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World Mental Health Day

Edinburgh Steiner School will be marking World Mental Health Day with various activities on campus throughout the school day. Pupils and teachers are encouraged to wear yellow to raise awareness of mental health and show young people that how they feel matters.


OCTOBER 10th is Mental Health Awareness Day. There is considerably more awareness of this now than in the past and most young people know of it affecting sports personalities
and celebrities who have shared openly, as well as family, friends and classmates.


We do have a few advantages through being a Steiner Waldorf School when it comes to developing an environment which promotes mental as well as physical wellbeing and, at every stage, we aim to work as closely as possible with parents and the young people themselves.


  • Healthy routines: Encouraged from the earliest years onwards, the importance of rhythmic routine, good nutrition and healthy sleep are promoted throughout.


  • Gentle transitions: In the familiar surroundings of our campus, the transitions from Kindergarten to Lower and then Upper School are made as stress-free as possible, with familiar teachers only gradually being replaced as the curriculum develops and pupils mature.


  • Therapeutic curriculum: Painting and Form Drawing, singing, music and Eurythmy, all support wellbeing, while Main Lessons engage pupils in interesting, age-appropriate topics through which literacy and numeracy, the sciences and humanities are taught and learned.


  • PSHE lessons: As pupils reach the end of the Lower School, the gentle guidance given by the Class Teacher, often linked to a Main lesson theme, gives way to more direct
    discussion of topics relevant to the wellbeing of the adolescent and young person. At times, professional bodies are asked to give presentations directly to pupils, at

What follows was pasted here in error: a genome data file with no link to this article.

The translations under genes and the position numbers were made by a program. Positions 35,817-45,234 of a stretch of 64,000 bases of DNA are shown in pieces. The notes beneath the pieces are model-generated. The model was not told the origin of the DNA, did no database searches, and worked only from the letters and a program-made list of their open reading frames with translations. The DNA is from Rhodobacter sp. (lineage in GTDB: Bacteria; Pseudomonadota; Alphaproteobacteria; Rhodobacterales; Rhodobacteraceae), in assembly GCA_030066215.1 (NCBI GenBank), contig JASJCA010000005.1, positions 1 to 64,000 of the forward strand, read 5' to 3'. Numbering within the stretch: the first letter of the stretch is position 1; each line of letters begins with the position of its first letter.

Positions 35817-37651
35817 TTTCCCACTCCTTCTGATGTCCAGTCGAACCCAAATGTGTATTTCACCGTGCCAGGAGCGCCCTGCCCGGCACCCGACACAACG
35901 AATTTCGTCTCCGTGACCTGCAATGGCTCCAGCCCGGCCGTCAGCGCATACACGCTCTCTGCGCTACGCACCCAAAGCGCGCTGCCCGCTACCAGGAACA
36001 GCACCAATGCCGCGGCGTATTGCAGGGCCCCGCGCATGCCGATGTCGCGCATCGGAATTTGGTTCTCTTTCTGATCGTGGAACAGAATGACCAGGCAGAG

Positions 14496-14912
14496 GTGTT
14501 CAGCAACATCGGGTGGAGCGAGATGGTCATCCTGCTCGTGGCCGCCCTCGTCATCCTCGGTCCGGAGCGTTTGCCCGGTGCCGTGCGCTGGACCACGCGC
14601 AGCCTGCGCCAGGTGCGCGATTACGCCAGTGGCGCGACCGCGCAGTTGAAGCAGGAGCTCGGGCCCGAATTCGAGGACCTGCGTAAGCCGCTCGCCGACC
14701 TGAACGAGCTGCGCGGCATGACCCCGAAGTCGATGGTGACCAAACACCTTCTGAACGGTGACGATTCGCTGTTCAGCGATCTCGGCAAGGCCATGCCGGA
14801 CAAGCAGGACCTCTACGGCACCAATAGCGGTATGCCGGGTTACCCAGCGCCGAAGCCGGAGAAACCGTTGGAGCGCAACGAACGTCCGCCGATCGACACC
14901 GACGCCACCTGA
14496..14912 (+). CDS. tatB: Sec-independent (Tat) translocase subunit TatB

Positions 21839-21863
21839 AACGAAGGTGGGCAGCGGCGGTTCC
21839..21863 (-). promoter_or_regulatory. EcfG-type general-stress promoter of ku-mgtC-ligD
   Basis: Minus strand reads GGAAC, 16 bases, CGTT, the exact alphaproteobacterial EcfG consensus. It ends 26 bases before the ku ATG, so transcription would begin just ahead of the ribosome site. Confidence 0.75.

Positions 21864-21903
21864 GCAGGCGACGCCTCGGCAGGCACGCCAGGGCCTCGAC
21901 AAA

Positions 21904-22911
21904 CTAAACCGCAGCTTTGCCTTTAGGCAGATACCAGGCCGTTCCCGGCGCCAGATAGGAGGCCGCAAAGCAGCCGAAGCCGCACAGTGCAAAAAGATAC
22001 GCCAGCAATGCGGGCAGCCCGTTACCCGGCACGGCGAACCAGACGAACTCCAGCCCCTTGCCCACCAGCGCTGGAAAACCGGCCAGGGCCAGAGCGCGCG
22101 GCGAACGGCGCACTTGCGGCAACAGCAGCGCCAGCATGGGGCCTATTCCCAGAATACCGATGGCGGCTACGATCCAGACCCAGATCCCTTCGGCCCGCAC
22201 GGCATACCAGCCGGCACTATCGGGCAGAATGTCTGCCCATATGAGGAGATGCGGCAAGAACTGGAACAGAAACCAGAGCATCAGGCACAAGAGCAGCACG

others, their input is directed to CPD for teachers so that they can then better support their pupils with issues they are, or will be, facing.


  • Additional Support: If pupils do develop anxieties, specialist Eurythmy sessions often restore the sense of balance and connectedness. For other pupils, the anxiety may
    come from a learning difficulty, so Pupil Support Teachers will help the child or young person, and their teachers, understand the strategies with which to support
    that. For yet others, the support needed might be counselling or regular check-ins with a Support Teacher who has time to listen. Promoting positive mental health is
    integral to each of these approaches.


  • Quiet/safe spaces: A safe exit from a classroom and a supervised space to sit quietly, out of the classroom, if experiencing the approach of, or actual, anxiety/panic attack.


  • Collaborating with other specialist professionals: Some young people require more support than others and, where other professionals are involved in their care and
    support, the Pupil Support Team aim to work with them as far as possible, communicating the advice to the rest of the teaching staff.
    The Pupil Support Team: Iain Campbell, Anne Fleming, Charlotte Willson, Marianna Bauko